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STATE v. DEROV (2008)

Court of Appeals of Ohio,Seventh District, Mahoning County.

The STATE of Ohio, Appellee, v. DEROV, Appellant.

No. 07 MA 71.

Decided: March 28, 2008

Paul J. Gains, Mahoning County Prosecuting Attorney, and Jennifer Paris, Assistant Prosecuting Attorney, for appellee. Robert C. Kokor, Brookfield, for appellant.

 {¶ 1} This timely appeal comes for consideration upon the record in the trial court, the parties' briefs, and oral arguments to this court.   Appellant, Jessica Derov, appeals the decision of Mahoning County Court Number 4 denying her motion to suppress and finding her guilty of one count of driving under the influence in violation of R.C. 4511.19(A)(1)(a), one count of per se driving with a prohibited blood-alcohol level in excess of 0.08 in violation of R.C. 4511.19(A)(1)(d), one count of use of unauthorized plates in violation of R.C. 4549.08, and one count of an expired registration in violation of R.C. 4503.11.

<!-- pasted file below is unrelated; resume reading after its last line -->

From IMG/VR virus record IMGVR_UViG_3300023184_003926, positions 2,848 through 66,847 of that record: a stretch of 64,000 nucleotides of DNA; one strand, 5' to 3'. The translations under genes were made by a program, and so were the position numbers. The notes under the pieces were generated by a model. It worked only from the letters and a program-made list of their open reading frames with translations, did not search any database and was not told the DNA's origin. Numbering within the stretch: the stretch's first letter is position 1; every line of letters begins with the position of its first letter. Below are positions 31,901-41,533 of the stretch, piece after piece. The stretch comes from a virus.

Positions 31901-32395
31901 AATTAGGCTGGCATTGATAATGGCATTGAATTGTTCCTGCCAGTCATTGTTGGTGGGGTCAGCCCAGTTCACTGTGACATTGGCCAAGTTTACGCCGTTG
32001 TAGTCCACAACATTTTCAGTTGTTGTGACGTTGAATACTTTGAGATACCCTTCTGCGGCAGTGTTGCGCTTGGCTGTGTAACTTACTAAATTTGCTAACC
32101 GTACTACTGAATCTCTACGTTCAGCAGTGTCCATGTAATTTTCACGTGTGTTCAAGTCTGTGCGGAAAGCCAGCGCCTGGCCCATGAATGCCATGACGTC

{¶ 2} Derov challenges the trial court's denial of her motion to suppress the results of field sobriety tests, the results of the breath-alcohol-content test (“BAC”), and her admission to consuming alcohol.   Because the results of the field sobriety tests should have been suppressed and because there is not enough other evidence to support a finding of probable cause to arrest, we reverse the judgment of the trial court, we vacate Derov's conviction, and we remand this matter to the trial court for further proceedings.

{¶ 3} On August 12, 2006, at 2:30 A.M., Officer Martin of the Ohio State Highway Patrol initiated a stop of Derov's car based upon the expired tags on her license plate.   Prior to the stop, the officer had witnessed no erratic driving.   During the stop, however, the officer noticed a strong smell of alcohol emanating from Derov's vehicle.   The officer had Derov exit the vehicle.   He then determined that the smell of alcohol was coming from Derov.   He also noticed that she had red, glassy eyes.   The officer admitted that Derov had no difficulty exiting her car and demonstrated no physical signs of alcohol consumption.